If a complaint does not meet these standards, the Court wrote that it is commonly referred to as a “shotgun pleading.” But what is a shotgun pleading? The Eleventh Circuit asked the same question.
The Court discussed a “thirty-year salvo of criticism aimed at shotgun pleadings,” writing that “there is no ceasefire in sight.” After sifting through its past opinions, the Court identified four rough types or categories of shotgun pleadings, writing:
The most common type – by a long shot – is a complaint containing multiple counts where each adopts the allegations of all preceding counts, causing each successive count to carry all that came before and the last count to be a combination of the entire complaint.
The next most common type … is a complaint that does not commit the mortal sin of re-alleging all preceding counts, but is guilty of the venial sin of being replete with conclusory, vague and immaterial facts not obviously connected to any particular cause of action.
The third type… is one that commits the sin of not separating into a different count each cause of action or claim for relief.
Fourth and finally, there is the relatively rare sin of asserting multiple claims against multiple defendants without specifying which defendant(s) are responsible for which acts or omissions, or which of the defendant(s) the claim is brought against.
The Court wrote that the unifying characteristics of these four types is that they all fail in some aspect to give the defendants adequate notice of the claims against them and the grounds upon which each claim rests.
Applying Characteristics of Shotgun Pleadings
While the Court did not tackle all four of the counts dismissed by the District Court, it held that the District Court abused its discretion when it dismissed Weiland’s Count One and Count Three claims against Fleming and Johnson on the grounds they did not comply with Rule 8(a)(2) and 10(b). While the Court admitted those two counts might have some faults, it concluded that they were informative enough to permit a court to readily determine if they state a claim upon which relief can be granted. After all, the District Court already recognized Counts One and Three as stating claims upon which relief can be granted by holding that Weiland made valid fourth amendment and conspiracy claims.
The District Court dismissed Weiland’s § 1983 claims in Count One and Three because the counts incorporated “all of the factual allegations contained in paragraphs 1 through 49 inclusive,” and also failed to identify “which allegations are relevant to the elements of which legal theories” and “which constitutional amendment governs which counts.” The Eleventh Circuit wrote that at first glance these counts might appear to have made common mistakes of shotgun pleading, but that is not the case.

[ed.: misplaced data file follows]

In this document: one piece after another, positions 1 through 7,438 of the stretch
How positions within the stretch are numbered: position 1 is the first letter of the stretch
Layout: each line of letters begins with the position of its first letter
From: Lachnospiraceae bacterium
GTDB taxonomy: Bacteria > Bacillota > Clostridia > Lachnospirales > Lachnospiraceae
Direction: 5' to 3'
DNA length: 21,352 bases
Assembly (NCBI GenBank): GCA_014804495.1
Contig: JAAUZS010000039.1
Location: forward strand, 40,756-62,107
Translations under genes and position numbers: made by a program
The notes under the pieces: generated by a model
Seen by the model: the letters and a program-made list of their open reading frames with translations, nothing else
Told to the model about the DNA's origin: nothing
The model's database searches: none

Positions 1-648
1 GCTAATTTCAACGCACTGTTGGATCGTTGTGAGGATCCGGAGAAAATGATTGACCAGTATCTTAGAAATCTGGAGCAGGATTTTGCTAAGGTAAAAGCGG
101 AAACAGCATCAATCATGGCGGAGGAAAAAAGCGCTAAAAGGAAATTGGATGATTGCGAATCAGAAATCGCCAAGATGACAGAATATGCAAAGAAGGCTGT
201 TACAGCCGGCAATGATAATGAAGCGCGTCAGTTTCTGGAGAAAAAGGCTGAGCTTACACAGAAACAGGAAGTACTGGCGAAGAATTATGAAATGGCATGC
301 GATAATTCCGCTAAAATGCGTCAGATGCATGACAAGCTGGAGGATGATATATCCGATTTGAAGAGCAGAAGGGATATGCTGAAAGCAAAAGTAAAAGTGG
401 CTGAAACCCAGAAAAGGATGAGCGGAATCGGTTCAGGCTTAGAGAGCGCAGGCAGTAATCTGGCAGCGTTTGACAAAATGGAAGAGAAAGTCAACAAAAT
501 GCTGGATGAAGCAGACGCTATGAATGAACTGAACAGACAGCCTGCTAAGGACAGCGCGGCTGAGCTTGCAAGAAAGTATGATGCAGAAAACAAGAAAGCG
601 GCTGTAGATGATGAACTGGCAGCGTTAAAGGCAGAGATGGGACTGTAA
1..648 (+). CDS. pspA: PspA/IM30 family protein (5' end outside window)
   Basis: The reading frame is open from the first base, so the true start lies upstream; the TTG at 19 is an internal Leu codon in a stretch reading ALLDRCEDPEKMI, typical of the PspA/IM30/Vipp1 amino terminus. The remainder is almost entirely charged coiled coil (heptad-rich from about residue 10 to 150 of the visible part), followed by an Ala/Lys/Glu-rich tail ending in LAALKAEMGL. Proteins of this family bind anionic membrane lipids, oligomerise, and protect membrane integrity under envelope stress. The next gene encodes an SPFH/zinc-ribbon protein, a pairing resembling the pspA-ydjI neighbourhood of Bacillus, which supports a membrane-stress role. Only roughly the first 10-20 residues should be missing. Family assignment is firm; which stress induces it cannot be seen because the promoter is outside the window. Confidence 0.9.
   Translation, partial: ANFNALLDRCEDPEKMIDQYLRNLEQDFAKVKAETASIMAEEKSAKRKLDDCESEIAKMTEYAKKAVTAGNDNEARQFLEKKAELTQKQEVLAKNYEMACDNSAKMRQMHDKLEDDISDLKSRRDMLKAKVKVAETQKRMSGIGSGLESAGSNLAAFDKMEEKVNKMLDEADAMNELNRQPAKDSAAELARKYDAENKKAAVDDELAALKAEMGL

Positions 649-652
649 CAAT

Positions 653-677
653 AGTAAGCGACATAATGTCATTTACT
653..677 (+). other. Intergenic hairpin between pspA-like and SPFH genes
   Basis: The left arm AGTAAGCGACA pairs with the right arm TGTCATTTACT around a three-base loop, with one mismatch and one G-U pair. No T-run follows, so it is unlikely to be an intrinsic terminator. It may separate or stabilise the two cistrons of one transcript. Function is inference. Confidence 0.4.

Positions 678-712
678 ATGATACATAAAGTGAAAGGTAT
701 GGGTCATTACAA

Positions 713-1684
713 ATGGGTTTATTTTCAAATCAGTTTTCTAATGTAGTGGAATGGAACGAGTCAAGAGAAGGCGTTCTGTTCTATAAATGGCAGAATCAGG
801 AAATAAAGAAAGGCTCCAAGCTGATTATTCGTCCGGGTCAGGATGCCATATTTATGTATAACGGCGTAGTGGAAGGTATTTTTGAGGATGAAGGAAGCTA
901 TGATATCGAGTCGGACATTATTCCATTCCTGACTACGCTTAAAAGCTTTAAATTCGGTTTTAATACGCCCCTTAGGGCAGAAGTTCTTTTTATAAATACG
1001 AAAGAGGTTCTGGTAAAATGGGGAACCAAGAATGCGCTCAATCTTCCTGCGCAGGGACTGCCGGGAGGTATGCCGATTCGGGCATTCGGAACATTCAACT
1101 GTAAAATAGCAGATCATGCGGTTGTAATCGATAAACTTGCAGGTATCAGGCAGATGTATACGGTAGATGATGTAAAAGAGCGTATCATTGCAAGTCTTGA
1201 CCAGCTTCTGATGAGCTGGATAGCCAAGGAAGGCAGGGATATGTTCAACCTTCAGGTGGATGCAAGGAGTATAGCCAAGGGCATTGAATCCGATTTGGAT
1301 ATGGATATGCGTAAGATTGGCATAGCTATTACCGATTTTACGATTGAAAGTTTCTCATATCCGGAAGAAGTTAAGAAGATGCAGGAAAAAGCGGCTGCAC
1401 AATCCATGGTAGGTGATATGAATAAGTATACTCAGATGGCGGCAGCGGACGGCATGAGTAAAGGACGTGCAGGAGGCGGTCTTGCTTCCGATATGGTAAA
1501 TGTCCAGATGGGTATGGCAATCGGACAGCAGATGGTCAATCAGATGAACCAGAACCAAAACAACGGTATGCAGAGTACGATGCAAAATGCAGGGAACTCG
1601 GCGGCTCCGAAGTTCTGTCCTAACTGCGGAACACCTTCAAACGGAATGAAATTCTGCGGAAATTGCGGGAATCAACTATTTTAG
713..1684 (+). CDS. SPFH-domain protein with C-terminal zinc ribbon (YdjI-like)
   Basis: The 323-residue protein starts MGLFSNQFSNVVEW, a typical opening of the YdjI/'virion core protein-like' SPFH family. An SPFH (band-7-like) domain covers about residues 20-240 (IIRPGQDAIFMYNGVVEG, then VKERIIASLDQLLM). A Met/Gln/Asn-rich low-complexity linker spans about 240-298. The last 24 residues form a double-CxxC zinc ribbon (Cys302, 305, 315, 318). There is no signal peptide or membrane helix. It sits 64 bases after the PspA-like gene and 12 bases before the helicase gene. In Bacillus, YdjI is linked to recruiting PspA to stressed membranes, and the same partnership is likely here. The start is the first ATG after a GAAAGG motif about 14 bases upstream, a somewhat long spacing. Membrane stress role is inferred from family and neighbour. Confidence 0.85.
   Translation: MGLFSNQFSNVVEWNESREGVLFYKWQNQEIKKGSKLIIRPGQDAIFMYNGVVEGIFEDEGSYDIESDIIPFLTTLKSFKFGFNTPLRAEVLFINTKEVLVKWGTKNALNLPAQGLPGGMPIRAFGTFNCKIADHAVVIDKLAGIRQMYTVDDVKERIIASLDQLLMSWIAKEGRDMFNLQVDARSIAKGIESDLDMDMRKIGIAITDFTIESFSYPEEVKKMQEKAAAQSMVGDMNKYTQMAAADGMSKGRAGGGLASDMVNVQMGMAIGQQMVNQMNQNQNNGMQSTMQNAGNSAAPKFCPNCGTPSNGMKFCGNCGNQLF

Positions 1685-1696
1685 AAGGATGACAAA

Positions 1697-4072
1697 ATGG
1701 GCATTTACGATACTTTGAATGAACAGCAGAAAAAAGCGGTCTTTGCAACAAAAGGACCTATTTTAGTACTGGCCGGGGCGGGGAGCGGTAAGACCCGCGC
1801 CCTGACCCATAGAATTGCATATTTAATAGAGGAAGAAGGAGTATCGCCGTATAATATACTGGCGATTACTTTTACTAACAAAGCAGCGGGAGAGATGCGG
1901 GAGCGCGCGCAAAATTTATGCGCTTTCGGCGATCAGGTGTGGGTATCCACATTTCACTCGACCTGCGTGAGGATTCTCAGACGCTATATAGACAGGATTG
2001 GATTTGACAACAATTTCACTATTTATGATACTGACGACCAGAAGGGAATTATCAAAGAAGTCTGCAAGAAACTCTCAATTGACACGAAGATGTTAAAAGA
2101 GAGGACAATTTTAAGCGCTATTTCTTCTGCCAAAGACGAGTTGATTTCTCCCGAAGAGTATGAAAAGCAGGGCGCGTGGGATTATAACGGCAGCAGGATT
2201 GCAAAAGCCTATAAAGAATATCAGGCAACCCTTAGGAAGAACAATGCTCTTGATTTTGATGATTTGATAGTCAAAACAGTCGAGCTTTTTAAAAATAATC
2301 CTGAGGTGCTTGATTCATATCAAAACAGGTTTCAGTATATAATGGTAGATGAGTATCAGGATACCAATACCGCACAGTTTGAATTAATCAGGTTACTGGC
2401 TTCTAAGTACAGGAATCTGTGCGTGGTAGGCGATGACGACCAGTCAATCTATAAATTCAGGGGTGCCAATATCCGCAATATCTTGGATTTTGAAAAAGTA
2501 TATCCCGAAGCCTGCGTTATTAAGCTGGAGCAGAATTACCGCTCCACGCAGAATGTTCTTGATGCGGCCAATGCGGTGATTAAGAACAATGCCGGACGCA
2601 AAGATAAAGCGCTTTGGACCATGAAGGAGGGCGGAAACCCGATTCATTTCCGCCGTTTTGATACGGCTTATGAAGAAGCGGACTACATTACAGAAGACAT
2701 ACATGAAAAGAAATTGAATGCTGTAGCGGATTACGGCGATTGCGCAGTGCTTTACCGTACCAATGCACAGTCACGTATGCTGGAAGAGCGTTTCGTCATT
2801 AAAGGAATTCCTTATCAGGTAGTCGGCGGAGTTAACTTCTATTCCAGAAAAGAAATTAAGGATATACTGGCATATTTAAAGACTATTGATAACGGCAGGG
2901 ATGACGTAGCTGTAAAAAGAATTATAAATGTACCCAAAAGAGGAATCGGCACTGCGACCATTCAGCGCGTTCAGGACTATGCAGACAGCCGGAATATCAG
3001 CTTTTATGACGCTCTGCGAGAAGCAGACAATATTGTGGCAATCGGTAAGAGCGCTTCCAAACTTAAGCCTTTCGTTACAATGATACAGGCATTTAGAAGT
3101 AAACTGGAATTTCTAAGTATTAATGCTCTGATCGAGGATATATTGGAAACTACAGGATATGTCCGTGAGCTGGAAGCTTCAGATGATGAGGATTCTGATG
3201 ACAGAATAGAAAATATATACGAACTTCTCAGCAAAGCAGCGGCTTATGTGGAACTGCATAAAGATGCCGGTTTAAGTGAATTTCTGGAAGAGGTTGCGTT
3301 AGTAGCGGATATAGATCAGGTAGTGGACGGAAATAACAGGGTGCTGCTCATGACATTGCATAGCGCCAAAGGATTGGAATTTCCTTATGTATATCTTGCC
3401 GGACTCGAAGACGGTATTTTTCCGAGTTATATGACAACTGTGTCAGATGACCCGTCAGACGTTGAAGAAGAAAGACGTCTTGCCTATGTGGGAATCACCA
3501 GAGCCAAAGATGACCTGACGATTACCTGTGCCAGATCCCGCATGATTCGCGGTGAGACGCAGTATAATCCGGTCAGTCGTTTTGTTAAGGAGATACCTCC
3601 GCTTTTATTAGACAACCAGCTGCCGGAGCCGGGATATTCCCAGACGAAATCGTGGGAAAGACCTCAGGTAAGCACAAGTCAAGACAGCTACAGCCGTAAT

The Court wrote that in Weiland’s case, the allegations of each count were not rolled into every successive count on down the line. Furthermore, the Court determined that this was not a situation where a failure to more precisely parcel out and identify the facts relevant to each claim materially increased the burden of understanding the factual allegations in each count. Therefore, the Court held that Count One did adequately put Fleming and Johnson on notice of the specific claims against them because Weiland organized the 49 paragraphs into three clear subsections. As to Count Three, even though only one of Weiland’s alleged deprivations of constitutional rights yields a cognizable claim, the Court held that the count also gave Fleming and Johnson adequate notice.
Finally, the Court disagreed with the District Court’s characterization of Weiland’s complaint as “failing to identify … which constitutional amendments govern which counts.” The Court held that the complaint did identify specific amendments, and just because the count included constitutional amendments under which Weiland is not entitled to relief, that is not dispositive of a Rule 8(a)(2) and 10(b) dismissal. Rather, a dismissal under those two rules is appropriate only where it is “virtually impossible to know which allegations of fact are intended to support which claim(s) for relief.”
The takeaway from this case is in the Court’s clarification of what constitutes a shotgun pleading. The Court accepted two counts from Weiland’s amended complaint, even though not perfectly composed, due to the viability of the claims. This means that when courts have conceded that a case has been made for a certain claim, the courts cannot simply dismiss based on the format of the pleading so long as the pleading gives adequate notice to the other party.
The attorneys at Fuerst Ittleman David & Joseph have extensive experience in the areas of complex civil and administrative litigation at both the state and federal levels. Should you have any questions or need further assistance, please contact us by email at email@example.com or telephone at 305.350.5690.
Tweetback for this post? Add Complex Litigation Update: Eleventh Circuit Targets “Shotgun Pleadings,” Clarifies Definition to your tweet.